Managing return to travel will be biggest priority in 2022 for business travel managers

11 January, 2022

The role and prominence of travel managers within organisations has changed throughout the COVID-19 pandemic, but as we hopefully transition into a controlled endemic in many parts of the world through 2022, more stability and reduced government intervention will allow business travel levels to once again rise. Managing this return to travel process will be certainly one of the biggest factors influencing travel managers in the calendar year ahead.  

In fact, research completed in Nov-2021 by the Institute of Travel Management’s (ITM) highlights the return to travel as the biggest priority for the industry in 2022, ahead of duty of care, traveller wellbeing and sustainable practice. In its annual survey of buyer members, ITM revealed that most buyers remain pessimistic on the recovery with almost half (48%) expecting their travel spend to be down by 50% in 2022 when compared to the pre-pandemic levels of 2019.


The research also shows that buyers will also only allocate around a quarter of budgets (25%) to internal meetings, down from 50% 2019. Internal meetings are considered by many to be an area where technology substitution will heavily impact business travel in the future and where no-essential travel will be defined as needless.

The ITM Top Priorities for 2022 survey of 100 corporate travel buyers, managers and heads of travel, with a mix of global, EMEA, UK and Ireland responsibilities – with a third responsible for annual spend of over GBP100 million – was designed to explore travel programme trends and challenges for the next 12 months and was completed during Nov-2021.

A growing prominence for travel managers within companies

Importantly, it highlighted the growing prominence of travel managers within companies. More than half (58%) said that the pandemic has impacted favourably on their profile and value within their business with only 5% saying it had been affected less favourably.

Almost all buyers have also taken on additional responsibilities during the pandemic including corporate cards, traveller guidance and safety, risk management, and engaging with senior executives regarding the return to travel, while more than one in three said that they are actively involved in their company’s rationale about the value and ROI of an in-person meeting.

Border restrictions, quarantine and testing protocols to remain challenge

Besides COVID-19 infections, the top challenge buyers will face when it comes to managing travel in 2022 is the complexity of border restrictions, quarantine and testing protocols, according to the research. In fact almost nine in ten (88%) respondents also felt that this would be the top factor to negatively impact on their confidence in business travel levels next year.

In Europe in particular EU legislative changes relating to travel was identified as a key influencer of confidence levels – around half (49%) of buyers ranked this factor in second place (moving up from fourth place in the same survey from 2021).

Asked if their travel programme was fully prepared for managing new European travel regulations, just under half (46%) of buyers said ‘no’. This is stable, versus 45% last year, indicating little progress has been made as Covid complexities and low travel volumes mask the required changes.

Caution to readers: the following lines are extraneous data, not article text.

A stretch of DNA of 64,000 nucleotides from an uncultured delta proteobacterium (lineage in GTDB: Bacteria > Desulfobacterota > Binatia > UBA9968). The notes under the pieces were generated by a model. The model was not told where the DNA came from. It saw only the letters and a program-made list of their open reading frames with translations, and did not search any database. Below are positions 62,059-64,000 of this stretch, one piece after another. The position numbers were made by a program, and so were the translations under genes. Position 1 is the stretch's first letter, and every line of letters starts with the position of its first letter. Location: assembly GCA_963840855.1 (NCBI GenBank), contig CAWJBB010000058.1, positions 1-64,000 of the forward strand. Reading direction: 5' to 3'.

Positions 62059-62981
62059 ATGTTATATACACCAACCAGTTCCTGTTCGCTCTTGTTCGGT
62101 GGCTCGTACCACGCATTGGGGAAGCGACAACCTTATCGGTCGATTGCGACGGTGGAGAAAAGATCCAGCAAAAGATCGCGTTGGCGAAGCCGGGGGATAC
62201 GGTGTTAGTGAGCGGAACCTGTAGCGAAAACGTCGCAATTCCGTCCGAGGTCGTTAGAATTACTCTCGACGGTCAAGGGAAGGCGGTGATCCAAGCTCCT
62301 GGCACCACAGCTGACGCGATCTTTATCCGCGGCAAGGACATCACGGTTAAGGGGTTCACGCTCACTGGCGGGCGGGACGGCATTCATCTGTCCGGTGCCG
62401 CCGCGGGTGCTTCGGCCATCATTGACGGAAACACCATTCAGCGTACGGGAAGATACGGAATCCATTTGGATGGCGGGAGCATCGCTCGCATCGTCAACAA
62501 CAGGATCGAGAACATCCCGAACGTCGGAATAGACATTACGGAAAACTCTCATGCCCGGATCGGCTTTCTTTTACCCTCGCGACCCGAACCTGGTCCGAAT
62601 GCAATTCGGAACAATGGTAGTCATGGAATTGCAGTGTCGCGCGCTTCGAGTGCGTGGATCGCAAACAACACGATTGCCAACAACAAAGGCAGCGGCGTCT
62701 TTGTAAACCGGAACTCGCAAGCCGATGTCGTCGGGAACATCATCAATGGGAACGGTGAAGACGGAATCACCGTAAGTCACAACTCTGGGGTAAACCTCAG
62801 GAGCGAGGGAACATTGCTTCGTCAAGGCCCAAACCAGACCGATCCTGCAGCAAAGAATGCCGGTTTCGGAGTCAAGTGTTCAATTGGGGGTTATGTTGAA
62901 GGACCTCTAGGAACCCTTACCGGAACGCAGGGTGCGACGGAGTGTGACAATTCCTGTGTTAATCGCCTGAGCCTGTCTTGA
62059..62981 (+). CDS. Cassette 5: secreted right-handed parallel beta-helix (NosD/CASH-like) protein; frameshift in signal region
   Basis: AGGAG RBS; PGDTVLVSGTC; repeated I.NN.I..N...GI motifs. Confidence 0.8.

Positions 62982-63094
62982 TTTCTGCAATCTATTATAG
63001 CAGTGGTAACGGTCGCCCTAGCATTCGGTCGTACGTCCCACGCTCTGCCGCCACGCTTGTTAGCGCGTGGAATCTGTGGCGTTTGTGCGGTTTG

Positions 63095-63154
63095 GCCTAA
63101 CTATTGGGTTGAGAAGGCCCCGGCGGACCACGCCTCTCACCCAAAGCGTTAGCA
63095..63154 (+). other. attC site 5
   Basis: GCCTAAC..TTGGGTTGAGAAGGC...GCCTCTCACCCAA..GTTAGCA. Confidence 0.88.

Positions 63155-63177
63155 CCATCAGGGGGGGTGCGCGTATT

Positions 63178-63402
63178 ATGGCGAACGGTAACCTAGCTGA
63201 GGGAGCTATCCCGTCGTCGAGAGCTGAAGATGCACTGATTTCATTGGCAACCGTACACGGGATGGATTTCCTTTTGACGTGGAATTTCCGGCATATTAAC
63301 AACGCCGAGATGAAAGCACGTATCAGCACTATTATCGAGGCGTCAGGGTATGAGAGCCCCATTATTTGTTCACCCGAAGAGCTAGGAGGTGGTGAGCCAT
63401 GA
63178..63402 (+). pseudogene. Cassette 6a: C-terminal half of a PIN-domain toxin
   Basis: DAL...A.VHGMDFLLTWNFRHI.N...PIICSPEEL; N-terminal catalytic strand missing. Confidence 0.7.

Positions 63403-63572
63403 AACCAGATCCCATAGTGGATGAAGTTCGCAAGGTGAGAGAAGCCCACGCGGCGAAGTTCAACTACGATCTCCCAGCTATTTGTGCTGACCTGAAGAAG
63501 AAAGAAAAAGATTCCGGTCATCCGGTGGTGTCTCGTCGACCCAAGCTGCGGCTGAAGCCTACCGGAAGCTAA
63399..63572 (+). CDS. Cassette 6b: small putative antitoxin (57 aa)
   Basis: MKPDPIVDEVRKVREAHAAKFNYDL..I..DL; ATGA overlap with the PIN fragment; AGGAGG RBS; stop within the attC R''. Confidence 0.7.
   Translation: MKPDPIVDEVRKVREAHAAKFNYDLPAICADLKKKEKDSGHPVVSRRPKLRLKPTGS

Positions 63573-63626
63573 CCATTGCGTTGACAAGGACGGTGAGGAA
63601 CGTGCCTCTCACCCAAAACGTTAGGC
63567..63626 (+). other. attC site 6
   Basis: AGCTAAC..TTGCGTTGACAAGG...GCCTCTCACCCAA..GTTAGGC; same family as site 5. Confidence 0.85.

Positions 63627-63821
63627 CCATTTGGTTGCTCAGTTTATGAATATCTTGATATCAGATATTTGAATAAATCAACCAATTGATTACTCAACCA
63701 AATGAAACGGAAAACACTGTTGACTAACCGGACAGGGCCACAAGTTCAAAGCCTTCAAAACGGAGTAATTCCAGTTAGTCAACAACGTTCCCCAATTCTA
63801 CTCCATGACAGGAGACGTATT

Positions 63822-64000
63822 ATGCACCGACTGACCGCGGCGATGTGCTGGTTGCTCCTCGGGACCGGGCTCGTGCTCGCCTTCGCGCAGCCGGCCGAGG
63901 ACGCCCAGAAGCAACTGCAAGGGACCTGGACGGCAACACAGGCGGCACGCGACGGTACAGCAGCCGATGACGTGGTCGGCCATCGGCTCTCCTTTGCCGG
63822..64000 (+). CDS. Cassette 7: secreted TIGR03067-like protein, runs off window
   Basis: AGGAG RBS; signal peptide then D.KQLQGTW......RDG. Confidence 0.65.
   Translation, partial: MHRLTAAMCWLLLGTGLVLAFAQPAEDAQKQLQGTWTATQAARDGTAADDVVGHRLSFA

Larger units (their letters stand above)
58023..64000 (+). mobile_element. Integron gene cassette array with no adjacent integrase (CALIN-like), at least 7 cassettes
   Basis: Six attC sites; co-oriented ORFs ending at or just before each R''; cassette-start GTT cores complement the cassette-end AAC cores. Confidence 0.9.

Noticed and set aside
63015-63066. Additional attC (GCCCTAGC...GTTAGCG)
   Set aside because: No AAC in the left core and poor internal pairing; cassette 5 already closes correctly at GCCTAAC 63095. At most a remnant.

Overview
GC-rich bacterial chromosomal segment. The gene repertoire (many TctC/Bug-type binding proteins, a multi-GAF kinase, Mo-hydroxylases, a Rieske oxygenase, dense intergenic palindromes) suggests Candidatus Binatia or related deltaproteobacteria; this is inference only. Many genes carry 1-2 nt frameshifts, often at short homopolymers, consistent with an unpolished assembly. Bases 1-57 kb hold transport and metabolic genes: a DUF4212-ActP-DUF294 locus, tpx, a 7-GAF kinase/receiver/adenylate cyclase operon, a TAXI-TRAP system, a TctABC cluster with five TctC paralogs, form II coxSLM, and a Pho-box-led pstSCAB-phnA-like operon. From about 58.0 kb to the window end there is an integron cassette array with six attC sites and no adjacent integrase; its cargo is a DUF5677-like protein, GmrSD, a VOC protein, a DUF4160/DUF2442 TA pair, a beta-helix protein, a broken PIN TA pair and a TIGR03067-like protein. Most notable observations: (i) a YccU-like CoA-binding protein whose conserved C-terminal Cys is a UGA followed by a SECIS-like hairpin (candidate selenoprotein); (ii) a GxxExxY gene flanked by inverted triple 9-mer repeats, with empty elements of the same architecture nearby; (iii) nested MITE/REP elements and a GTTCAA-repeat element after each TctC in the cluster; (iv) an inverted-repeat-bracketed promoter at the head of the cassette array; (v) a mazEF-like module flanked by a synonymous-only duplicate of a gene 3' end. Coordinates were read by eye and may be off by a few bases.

Sustainability, diversity, equity and inclusion rise in importance

The survey findings still highlight the importance of duty of care and travel wellbeing to travel managers, while sustainability remains the fourth biggest priority as per last year. This does actually represent a lift in attitudes to sustainability if you remove the new factor of the return to travel. Diversity, equity and inclusion move into the top ten priorities in the annual survey for the first time, rising two places to rank ninth. Another notable mover is budget control which has fallen by two places to sixth place on travel buyers’ agenda, according to ITM’s findings.

Green thinking; travel policies evolve to consider sustainable options

Influencing sustainable practice ranks as the second biggest challenge that buyers will face when it comes to managing travel in 2022. However, two in five (40%) buyers said that they currently do not stipulate suppliers must comply with sustainability requirements.

Nevertheless travel policies are already evolving to reflect sustainable travel practices, according to ITM’s buyers. In terms of air travel, more than a third (36%) said that their policy allows travellers to select a sustainable option even if the cost was higher, up from 30% in 2020, and 17% in 2019. More than half (58%) buyers expect to see a modal shift in air to rail travel in 2022 compared with just a third (33%) last year.

For the first time, the 2022 ITM survey also asked buyers if their travel policies allow booking sustainable ground transport practices regardless of cost. Almost half of respondents (47%) said that they would favour sustainable ground transport practice over cost.

Is there a need for change?

Half of travel buyers (51%) revealed in the ITM survey that they will not be making any changes to their TMC commercial models as a result of the pandemic; albeit almost two in five (38%) said they would switch to a hybrid model, while 5% would move to a management fee/ cost plus model and 2% would switch to a subscription model. Of concern, almost half of respondents felt that their online booking tool is not ready to support delivery against the new business travel priorities and especially supporting the management of the return to travel in 2022.